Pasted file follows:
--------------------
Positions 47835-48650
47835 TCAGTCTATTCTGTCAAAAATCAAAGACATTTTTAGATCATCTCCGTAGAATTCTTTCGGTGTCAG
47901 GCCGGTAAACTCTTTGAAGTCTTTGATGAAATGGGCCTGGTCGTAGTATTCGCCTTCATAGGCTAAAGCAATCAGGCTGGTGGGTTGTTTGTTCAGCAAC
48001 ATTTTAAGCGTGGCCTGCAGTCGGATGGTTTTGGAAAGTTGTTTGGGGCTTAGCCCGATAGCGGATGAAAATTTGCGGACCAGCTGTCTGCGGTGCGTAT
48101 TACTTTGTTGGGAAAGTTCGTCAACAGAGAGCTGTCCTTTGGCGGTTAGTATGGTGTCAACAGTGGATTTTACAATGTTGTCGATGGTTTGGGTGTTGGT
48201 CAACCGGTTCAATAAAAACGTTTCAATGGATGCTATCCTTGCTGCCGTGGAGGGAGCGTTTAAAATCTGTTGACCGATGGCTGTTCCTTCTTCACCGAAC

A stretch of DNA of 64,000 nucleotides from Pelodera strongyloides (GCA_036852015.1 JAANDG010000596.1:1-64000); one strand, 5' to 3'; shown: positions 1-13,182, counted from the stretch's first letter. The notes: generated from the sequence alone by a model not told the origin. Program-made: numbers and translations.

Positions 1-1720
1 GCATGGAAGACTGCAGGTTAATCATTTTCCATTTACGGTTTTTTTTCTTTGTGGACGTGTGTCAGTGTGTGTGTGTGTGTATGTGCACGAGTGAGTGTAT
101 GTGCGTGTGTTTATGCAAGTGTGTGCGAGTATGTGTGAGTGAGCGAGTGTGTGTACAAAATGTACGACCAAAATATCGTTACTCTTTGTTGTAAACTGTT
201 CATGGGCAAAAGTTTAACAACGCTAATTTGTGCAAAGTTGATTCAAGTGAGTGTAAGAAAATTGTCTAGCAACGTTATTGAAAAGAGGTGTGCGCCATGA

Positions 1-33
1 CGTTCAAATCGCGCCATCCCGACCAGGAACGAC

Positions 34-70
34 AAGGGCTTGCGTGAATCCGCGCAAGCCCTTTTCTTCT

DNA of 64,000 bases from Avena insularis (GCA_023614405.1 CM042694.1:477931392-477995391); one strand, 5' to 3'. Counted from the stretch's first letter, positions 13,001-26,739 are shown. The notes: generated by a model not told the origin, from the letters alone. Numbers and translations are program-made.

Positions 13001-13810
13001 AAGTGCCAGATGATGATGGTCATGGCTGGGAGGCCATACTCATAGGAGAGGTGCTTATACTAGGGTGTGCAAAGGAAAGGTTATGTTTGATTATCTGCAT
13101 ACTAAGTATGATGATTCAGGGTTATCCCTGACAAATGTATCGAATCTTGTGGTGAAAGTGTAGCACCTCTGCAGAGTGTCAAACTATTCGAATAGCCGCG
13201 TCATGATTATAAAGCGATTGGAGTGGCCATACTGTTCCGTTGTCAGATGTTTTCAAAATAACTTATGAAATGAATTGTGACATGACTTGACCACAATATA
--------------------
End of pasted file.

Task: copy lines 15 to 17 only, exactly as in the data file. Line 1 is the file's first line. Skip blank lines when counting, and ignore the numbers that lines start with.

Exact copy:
34 AAGGGCTTGCGTGAATCCGCGCAAGCCCTTTTCTTCT

DNA of 64,000 bases from Avena insularis (GCA_023614405.1 CM042694.1:477931392-477995391); one strand, 5' to 3'. Counted from the stretch's first letter, positions 13,001-26,739 are shown. The notes: generated by a model not told the origin, from the letters alone. Numbers and translations are program-made.

Positions 13001-13810